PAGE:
Remember, if you start noticing your baby turning yellow, there’s no need to panic or be overly concerned. This is something that is highly treatable at home by taking those very simple measures that we talked about earlier. By feeding your baby often, exposing them to sunlight, and supplementing with vitamin D, you can help your baby overcome this common and very treatable condition.

Medical interventions in newborn jaundice

In rare cases, when a newborn’s jaundice is severe and doesn’t lessen with simple treatments, more powerful medical interventions may be necessary.

Exchange transfusion

In rare cases, severe jaundice may not respond to breastfeeding or phototherapy treatments. Your baby may require an exchange transfusion, a medical procedure where a small amount of your baby’s blood is replaced with donor blood to remove the high levels of bilirubin. This treatment is typically reserved for extreme cases and is performed only under medical supervision in a healthcare setting.


Intravenous immunoglobulin (IVIG) therapy might be considered for your newborn. This treatment involves the transfusion of blood proteins known as immunoglobulins, which can help reduce levels of antibodies and decrease the risk of complications related to severe jaundice.

Throughout these treatments, it’s essential to work closely with your healthcare provider to ensure the best course of action for your baby’s condition. Remember that mild jaundice usually resolves on its own within two or three weeks, so patience and attentive care are crucial during this period.

Monitoring and care at home for your baby with jaundice

Caring for a newborn with jaundice at home is crucial in ensuring their well-being. In this section, we’ll discuss warning signs to look out for and the importance of follow-up care.

Warning signs

Keep an eye out for any signs that could indicate worsening jaundice or complications. Common warning signs to watch for include:

  • Yellower skin or eyes (not to be confused with a flushed face)
  • Lack of feeding or significant weight loss
  • Unusual sleepiness
  • High-pitched cries or wails
  • Changes in stool or urine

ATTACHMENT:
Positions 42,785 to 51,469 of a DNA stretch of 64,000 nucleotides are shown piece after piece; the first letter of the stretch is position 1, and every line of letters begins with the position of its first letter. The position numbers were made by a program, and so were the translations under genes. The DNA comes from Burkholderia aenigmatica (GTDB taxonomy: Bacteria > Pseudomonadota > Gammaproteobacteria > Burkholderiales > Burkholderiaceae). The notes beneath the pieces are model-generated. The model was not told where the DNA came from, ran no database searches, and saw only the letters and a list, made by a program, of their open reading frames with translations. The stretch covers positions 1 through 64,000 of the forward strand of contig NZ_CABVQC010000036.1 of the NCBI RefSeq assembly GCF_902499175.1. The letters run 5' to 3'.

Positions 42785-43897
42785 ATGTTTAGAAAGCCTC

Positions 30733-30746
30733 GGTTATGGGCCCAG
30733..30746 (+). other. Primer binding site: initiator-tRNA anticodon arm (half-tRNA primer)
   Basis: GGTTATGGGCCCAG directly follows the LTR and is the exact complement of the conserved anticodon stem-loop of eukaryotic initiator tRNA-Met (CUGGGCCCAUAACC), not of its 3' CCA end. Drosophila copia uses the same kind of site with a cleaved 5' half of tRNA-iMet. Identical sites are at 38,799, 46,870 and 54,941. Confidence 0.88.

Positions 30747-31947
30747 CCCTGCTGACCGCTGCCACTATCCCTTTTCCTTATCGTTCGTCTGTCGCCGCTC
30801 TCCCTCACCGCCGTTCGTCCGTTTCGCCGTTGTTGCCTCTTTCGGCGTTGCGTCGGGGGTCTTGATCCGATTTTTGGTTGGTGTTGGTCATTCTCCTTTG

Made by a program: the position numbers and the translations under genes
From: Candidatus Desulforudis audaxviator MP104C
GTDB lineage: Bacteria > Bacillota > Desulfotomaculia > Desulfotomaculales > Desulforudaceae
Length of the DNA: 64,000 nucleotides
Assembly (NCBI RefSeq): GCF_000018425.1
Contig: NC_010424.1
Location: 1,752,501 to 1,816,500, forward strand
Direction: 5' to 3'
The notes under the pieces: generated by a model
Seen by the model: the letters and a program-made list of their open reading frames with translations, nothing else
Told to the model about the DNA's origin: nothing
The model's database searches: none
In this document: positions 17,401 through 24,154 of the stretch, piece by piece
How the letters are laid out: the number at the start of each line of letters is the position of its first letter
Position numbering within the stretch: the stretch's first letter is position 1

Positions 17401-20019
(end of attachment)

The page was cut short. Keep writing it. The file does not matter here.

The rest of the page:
• A fever with a temperature of 100.4°F (38°C) or higher

If you notice any of these warning signs, it is essential to contact your baby’s healthcare provider immediately.

Follow-up care

After leaving the hospital, you’ll need to monitor your baby’s bilirubin level and follow up with the pediatrician.

  • Keep track of your baby’s urine and stool output, as an increase in stool production can help lower bilirubin levels. Remember to change your baby’s diapers frequently and pay attention to their skincare needs.
  • Ensure that your baby is regularly fed, either with breast milk or formula, to aid in the excretion of bilirubin through the stool.

Schedule follow-up appointments with your baby’s pediatrician, as instructed. During these visits, further testing may be conducted to monitor your baby’s bilirubin levels. Regular follow-up visits ensure your baby is recovering well and allow for adjustments in care if needed.

Risk factors and diagnosis of newborn jaundice

baby with jaundice and yellow skin

Risk factors for jaundice

When it comes to newborn jaundice, there are several factors that may increase the risk for your baby. First and foremost, if your baby is born premature (before 37 weeks of gestation), their body might not be fully equipped to process bilirubin, making them more prone to jaundice. In addition, having a different blood type than your baby can increase the chance of jaundice due to Rh incompatibility or ABO incompatibility.